United States District Court, E.D. Pennsylvania
EDUARDO C. ROBRENO, J.
a consolidated class action arising out of Plaintiffs'
purchase of common units in StoneMor, L.P.
(“StoneMor”) which provides funeral and cemetery
services and products. Defendants include StoneMor; StoneMor
G.P.; StoneMor GP's parent company, American Cemeteries
Infrastructure Investors, LLC (“ACII”); and the
(“Defendants”). CAC ¶ 25-37, ECF No. 67.
Plaintiffs are investors who purchased common units of
StoneMor between March 15, 2012 and October 27, 2016 (the
“Class Period”). Id. at 1. The Amended
Complaint contains two counts. Count One alleges violations
of Section 10(b) of the Securities Exchange Act and SEC Rule
10(b)5 promulgated thereunder. Id. at 101. Count Two
alleges violations of Section 20(a) of the Securities
Exchange Act. Id. at 102.
February 21, 2017, the Court appointed Fremont Investor Group
(“FIG”) as lead counsel, and approved FIG's
selection of counsel. ECF No. 64. On April 24, 2017, FIG
filed an amended consolidated class action complaint
(“Complaint”). ECF No. 67. On June 8, 2017,
Defendants moved to dismiss. ECF No. 68. For the reasons that
follow, the Court will grant the motion to dismiss.
FACTUAL BACKGROUND AND PROCEDURAL HISTORY
alleges the following facts, all of which are presumed to be
true for purposes of resolving the motion to dismiss. During
the Class Period, Defendants issued materially false and
misleading statements regarding its business and financial
performance. Id. at ¶¶ 130-31, 136,
209-10. The alleged purpose of these statements was to create
the appearance that Defendants were economically able to meet
“their primary corporate purpose: the regular,
quarterly distribution” of available cash to investors.
Id. at ¶ 1 (emphasis in original). Plaintiffs
claim that, unbeknownst to investors, StoneMor was actually
“severely cash-strapped” during the Class Period,
and only able to pay its generous distributions through
“an elaborate financial ruse.” Id. at
¶ 2. In essence, the “ruse” was that
StoneMor paid the distributions from its revolving credit
facility, which in turn was paid down through the proceeds
from a series of equity offerings. Id.
argue that they were misled into believing that the primary
source of distribution funds was “operating cash flow,
” when, in reality, cash to fund distributions was
“almost entirely dependent” on StoneMor's
“ability to sell equity in the capital markets.”
Id. at ¶¶ 1-2. StoneMor's business
plan was to aggressively acquire cemeteries and immediately
build a “pre-need” sales program by selling to
customers who are still alive, but want to pre-arrange their
own funeral arrangements. Id. at ¶ 11. However,
state law requires that the majority of the total pre-need
sales proceeds be kept in trust until the actual burial
services are performed. Id.
StoneMor could not access most of the cash from pre-need
sales until after the customer died. Id. Because
pre-need sales were such a large portion of StoneMor's
business strategy, the inaccessibility of cash from them
created a substantial disparity between overall sales and
actual incoming cash. Id. at ¶ 12. Under
principles, cash from pre-need sales would not be represented
as assessable cash. Id. at ¶ 11. However,
StoneMor did not rely solely on GAAP metrics to court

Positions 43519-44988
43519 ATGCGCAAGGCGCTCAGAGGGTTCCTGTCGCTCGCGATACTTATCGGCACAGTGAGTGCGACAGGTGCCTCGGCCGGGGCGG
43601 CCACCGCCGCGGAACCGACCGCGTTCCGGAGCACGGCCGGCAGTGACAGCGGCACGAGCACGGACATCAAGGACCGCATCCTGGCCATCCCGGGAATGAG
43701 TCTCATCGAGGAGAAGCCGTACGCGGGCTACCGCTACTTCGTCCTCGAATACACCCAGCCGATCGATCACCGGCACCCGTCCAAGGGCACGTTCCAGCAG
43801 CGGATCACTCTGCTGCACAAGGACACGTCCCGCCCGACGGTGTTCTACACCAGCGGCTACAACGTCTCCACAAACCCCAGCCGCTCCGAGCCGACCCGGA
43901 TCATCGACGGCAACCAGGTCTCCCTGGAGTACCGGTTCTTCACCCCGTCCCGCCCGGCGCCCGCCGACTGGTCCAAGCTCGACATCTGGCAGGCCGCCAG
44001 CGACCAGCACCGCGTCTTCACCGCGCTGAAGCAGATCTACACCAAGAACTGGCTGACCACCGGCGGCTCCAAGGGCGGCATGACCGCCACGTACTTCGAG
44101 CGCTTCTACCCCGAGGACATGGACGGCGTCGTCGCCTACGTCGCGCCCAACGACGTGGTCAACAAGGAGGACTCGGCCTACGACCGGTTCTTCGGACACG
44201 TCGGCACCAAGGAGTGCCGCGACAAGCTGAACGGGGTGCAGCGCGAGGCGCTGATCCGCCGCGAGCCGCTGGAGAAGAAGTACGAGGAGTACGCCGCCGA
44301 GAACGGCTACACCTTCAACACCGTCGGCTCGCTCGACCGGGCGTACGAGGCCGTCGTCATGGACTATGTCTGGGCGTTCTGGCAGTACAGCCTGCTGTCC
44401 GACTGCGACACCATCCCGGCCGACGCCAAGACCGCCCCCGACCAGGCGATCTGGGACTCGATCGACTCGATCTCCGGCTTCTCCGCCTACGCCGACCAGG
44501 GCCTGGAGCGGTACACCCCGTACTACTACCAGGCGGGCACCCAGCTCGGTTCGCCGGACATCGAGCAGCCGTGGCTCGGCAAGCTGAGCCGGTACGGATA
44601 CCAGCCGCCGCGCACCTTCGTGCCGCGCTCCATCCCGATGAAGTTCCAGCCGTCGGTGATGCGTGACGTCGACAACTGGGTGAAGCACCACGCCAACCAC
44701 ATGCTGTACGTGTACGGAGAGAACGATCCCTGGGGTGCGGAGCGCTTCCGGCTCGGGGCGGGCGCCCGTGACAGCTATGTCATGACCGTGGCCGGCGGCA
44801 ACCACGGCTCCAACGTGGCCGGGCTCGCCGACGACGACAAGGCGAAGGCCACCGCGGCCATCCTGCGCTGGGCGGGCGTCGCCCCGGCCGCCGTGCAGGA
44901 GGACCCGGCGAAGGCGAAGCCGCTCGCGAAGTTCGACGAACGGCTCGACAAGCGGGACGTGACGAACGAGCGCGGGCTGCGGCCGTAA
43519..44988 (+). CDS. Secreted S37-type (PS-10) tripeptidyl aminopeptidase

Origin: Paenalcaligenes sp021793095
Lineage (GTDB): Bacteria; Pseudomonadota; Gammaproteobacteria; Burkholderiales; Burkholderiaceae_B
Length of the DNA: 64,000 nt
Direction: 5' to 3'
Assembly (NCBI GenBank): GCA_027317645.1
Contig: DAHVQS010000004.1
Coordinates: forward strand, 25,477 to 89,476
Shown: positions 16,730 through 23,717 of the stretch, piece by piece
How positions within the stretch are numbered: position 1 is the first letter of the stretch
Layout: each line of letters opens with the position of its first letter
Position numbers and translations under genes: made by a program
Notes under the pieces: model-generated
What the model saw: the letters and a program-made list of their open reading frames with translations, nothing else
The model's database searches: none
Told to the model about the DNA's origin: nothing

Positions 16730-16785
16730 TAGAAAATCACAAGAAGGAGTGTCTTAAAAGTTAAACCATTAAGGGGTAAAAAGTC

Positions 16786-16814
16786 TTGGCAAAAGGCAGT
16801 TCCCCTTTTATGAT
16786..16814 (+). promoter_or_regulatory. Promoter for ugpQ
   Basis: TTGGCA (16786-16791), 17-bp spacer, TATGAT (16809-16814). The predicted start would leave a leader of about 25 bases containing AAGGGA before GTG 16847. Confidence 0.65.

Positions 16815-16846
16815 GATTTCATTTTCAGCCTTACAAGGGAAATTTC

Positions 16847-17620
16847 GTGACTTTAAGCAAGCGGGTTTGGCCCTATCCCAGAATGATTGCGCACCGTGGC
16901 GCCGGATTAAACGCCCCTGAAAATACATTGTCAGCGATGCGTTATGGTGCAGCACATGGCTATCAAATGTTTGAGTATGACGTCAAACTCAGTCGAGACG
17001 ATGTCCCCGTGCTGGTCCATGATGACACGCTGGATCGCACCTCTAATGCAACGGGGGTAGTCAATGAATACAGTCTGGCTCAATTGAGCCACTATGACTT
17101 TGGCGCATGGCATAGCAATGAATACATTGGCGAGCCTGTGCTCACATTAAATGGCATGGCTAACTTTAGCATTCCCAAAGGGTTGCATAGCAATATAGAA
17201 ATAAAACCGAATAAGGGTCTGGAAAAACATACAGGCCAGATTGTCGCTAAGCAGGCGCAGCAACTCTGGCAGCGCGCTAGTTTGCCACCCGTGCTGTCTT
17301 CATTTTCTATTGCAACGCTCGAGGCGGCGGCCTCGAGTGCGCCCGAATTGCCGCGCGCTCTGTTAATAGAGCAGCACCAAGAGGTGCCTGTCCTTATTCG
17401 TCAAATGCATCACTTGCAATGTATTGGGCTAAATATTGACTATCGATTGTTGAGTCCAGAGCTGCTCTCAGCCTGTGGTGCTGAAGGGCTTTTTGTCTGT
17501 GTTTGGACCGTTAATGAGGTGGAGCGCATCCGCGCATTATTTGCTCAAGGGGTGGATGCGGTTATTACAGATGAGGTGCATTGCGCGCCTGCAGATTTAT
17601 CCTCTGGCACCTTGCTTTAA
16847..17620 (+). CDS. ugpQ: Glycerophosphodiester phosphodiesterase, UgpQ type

investors. Id. at ¶ 12. Instead, StoneMor also
presented investors with non-GAAP figures it had created,
which showed sales and costs for each period, but did not
subtract the cash in trust. Id. at ¶¶ 3,
7, 11-12, 14. According to the Plaintiffs, the difference
between the actual available cash and the non-GAAP measures
of apparently available cash (that was still in trust) was
unknown to investors. Id. at ¶ 14. Plaintiffs
further claim that the difference between the GAAP and
non-GAAP measures “intentionally gave the impression
that StoneMor was generating sufficient operating cash flow
to justify . . . the cash distributions” and concealed
the “material divergence between the cash distribution
payments and the amount and timing of revenue and cash flows
generated from operations.” Id. at ¶ 14,
69. But, accurate GAAP measurements consistently appeared
alongside the non-GAAP ones. Id. at ¶ 69.
Plaintiffs allege that StoneMor's financial “house
of cards” came down when StoneMor issued corrective
disclosures concerning previously publically-filed financial
statements. Id. at ¶¶ 17-19. The
corrections stated that recent auditing had revealed
“material weaknesses” in certain sets of internal
controls. Id. at ¶ 198. This curtailed
StoneMor's access to capital markets, which caused
StoneMor to cut its distribution by approximately half.
Id. at ¶¶ 201-06. Plaintiffs claim that
because StoneMor slashed its distribution, StoneMor's
unit price dropped by almost forty-five percent. Id.
at ¶¶ 202-204.
Plaintiffs allege that Defendants concealed how
StoneMor's distributions were, indirectly, funded with
the use of debt/equity, which allegedly concealed the risk
that distributions would be cut significantly if
StoneMor's access to the capital markets was ever
impaired. Id. at ¶¶ 136, 166. The
allegedly false and misleading statements can be broken down
into four categories:
Category A: Statements lauding StoneMor's strength or
health in connection with a particular quarter's
Category B: Statements regarding the connection between
operations and distributions;
Category C: Statements that equity offerings were used to pay
down StoneMor's debt facility; and
Category D: Certification statements required by statute.
now move to dismiss the Complaint, pursuant to Federal Rule
of Civil Procedure 12(b)(6), and the heightened pleading
standard of the Private ...